Tuesday, August 23, 2005
"What do you mean our Tanks are out of gas?"
CHINA National Petroleum Corporation (CNPC) said yesterday it has agreed terms to buy Canadian-owned PetroKazakhstan for $4.18bn. It is the communist-ruled country's largest foreign takeover. UK oil analysts said "The deal is a step forward in the Chinese government's campaign to secure, at any price, foreign energy supplies for its massively voracious military machine. They see the need to tie up future energy supplies as a matter of national security" said Paul Sampson, senior correspondent for London-based Energy Intelligence Group, publisher of the industry newspaper Oil Daily.
CNPC will pay PetroKaz's investors $55 per share, for all outstanding common shares. The price represents a 21.1% premium to PetroKaz's August 19 closing price on the New York Stock Exchange, the most recent date on which the shares were traded. CNPC's purchase of PetroKaz, which is based in Calgary, Alberta, still requires approval by the Canadian firm's shareholders. PetroKaz's board of directors has approved the sale of the firm and its shareholders are to vote at a meeting expected to be held in October.
A successful takeover would add to a multibillion-dollar series of deals by China to acquire foreign oil and gas and to develop oil fields in countries as far-flung as Sudan, Venezuela and Australia. The announcement comes three weeks after China's third-largest oil company, CNOOC, withdrew a multibillion-dollar bid for US oil and gas producer Unocal, after opposition by politicians in Congress and other critics who said it might threaten US national security.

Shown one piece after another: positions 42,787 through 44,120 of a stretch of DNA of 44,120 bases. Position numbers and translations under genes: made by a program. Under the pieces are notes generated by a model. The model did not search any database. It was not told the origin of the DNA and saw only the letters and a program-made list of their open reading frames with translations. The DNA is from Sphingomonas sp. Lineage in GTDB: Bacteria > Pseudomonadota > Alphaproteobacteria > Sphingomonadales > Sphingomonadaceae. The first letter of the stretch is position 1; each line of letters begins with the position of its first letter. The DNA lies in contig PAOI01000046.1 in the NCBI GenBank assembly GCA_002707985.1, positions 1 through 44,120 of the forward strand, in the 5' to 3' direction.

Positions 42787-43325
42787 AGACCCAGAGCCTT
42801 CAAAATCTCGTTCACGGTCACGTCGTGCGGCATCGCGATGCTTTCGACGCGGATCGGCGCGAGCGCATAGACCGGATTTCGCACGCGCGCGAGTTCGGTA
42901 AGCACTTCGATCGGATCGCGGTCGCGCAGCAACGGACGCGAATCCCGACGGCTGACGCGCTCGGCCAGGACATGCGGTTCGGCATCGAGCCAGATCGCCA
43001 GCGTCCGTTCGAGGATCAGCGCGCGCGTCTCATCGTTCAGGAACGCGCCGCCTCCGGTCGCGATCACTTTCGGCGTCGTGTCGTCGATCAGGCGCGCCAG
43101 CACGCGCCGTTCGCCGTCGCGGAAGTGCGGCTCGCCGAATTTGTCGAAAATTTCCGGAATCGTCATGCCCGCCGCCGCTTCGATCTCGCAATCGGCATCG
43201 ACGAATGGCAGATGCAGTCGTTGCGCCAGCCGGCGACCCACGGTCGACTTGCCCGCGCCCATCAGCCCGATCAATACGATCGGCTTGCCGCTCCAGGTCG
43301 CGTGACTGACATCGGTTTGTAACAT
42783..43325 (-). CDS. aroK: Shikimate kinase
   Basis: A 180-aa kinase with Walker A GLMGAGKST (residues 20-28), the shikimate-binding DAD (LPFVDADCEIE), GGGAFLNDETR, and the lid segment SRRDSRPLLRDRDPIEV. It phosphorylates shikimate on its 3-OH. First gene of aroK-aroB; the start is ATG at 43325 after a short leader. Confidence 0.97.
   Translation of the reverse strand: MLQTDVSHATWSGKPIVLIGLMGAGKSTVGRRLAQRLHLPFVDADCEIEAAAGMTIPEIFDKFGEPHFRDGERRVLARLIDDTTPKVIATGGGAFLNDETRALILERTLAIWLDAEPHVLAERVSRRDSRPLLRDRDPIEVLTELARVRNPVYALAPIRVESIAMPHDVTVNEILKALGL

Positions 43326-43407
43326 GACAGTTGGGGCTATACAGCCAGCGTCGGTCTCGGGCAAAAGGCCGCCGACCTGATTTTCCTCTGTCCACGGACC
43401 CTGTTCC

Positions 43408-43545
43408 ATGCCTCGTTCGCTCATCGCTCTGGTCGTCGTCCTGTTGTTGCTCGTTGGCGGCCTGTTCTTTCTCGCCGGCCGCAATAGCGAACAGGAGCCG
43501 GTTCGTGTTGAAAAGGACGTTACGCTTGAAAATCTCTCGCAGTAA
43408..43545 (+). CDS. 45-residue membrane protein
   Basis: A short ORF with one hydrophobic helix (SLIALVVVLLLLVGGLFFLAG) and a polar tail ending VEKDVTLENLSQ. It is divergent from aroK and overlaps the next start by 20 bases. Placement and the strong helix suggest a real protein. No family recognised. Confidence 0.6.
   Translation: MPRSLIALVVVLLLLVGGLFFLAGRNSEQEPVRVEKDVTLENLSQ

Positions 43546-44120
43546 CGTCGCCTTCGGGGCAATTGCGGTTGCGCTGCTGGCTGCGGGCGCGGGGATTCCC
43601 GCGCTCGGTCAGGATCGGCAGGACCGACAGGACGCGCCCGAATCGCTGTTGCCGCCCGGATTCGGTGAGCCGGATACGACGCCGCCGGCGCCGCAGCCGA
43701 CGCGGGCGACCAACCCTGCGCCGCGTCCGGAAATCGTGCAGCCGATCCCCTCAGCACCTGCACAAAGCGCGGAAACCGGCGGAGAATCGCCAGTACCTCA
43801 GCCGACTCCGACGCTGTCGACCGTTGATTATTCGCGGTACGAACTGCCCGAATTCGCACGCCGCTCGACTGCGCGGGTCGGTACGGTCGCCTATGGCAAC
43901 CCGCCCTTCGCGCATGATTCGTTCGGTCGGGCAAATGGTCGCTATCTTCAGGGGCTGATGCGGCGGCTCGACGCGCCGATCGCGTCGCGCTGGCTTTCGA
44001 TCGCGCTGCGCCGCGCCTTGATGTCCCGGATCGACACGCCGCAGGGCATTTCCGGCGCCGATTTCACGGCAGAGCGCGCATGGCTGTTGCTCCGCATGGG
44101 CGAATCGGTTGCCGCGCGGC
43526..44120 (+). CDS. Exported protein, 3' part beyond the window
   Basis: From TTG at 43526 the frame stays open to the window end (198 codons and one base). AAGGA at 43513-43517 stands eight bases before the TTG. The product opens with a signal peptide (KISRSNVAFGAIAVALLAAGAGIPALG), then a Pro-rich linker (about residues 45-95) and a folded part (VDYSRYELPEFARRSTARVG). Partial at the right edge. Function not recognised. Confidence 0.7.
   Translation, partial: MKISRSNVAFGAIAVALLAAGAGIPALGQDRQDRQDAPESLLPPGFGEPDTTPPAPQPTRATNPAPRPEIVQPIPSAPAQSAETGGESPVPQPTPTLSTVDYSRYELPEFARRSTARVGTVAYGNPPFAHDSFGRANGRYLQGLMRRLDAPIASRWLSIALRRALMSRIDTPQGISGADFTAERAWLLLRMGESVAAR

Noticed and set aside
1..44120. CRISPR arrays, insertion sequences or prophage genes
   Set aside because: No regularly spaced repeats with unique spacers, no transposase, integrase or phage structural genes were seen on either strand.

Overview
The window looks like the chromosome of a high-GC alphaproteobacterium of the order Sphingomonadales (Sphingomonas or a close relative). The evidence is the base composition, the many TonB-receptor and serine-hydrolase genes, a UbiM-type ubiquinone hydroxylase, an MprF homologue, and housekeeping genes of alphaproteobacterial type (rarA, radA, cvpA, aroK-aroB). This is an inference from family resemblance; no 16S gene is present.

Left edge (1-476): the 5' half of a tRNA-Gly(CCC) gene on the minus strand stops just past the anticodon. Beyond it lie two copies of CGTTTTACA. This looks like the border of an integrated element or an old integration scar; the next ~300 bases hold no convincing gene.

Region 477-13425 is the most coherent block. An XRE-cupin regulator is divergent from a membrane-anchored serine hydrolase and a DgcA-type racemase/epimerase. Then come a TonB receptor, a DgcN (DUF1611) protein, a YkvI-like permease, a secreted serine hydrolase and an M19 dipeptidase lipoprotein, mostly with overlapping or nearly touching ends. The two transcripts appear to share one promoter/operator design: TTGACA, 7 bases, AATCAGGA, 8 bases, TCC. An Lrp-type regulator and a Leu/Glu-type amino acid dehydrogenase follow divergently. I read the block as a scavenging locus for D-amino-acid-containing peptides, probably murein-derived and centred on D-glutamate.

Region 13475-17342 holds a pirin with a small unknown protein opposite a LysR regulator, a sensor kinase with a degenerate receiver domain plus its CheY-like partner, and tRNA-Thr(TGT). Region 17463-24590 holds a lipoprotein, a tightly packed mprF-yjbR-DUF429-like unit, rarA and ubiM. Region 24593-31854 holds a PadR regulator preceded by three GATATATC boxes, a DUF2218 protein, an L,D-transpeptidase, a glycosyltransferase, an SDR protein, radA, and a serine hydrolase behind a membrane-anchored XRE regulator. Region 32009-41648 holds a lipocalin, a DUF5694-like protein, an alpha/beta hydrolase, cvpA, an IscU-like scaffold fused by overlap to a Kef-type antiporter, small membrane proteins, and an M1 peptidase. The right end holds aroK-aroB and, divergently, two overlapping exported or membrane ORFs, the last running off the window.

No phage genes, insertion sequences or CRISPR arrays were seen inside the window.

Industry sources familiar with the strategy of the Chinese state oil sector said the firms may have put more overseas listed energy companies on their radar screen, such as Britain's BG, some Canadian oil sand producers, and possibly exploration and production firms listed in Australia or London. The takeover of PetroKaz would add closer economic ties to growing strategic co-operation between China and Kazakhstan, which is expected to become one of the world's leading oil producers over the next two decades.
The Toronto and New York-listed company is considered a good geographical fit for CNPC, since the latter has an existing crude oil pipeline linking PetroKaz's main assets in the Central Asian country to its western China refineries.CNPC is China's biggest oil producer and the parent company of PetroChina, whose shares are traded in Hong Kong and New York. PetroKaz is headquartered in Canada's oil patch, but all of its operations are in Kazakhstan. It has been involved in joint ventures there since 1991 and bought a state-owned oil firm, Yuzhneftegaz, in 1996 in the country's first major oil privatisation. The Canadian company's proven oil reserves stand at 550 million barrels. PetroKaz's operations are located in the 31,000 square mile south Turgai basin in south central Kazakhstan. PetroKaz has an interest in 11 fields with land holdings totalling 410,522 acres and owns a 100% interest in an exploration licence surrounding the Kumkol field totalling 341,848 acres.Kazakhstan exports about 800,000 barrels of oil a day.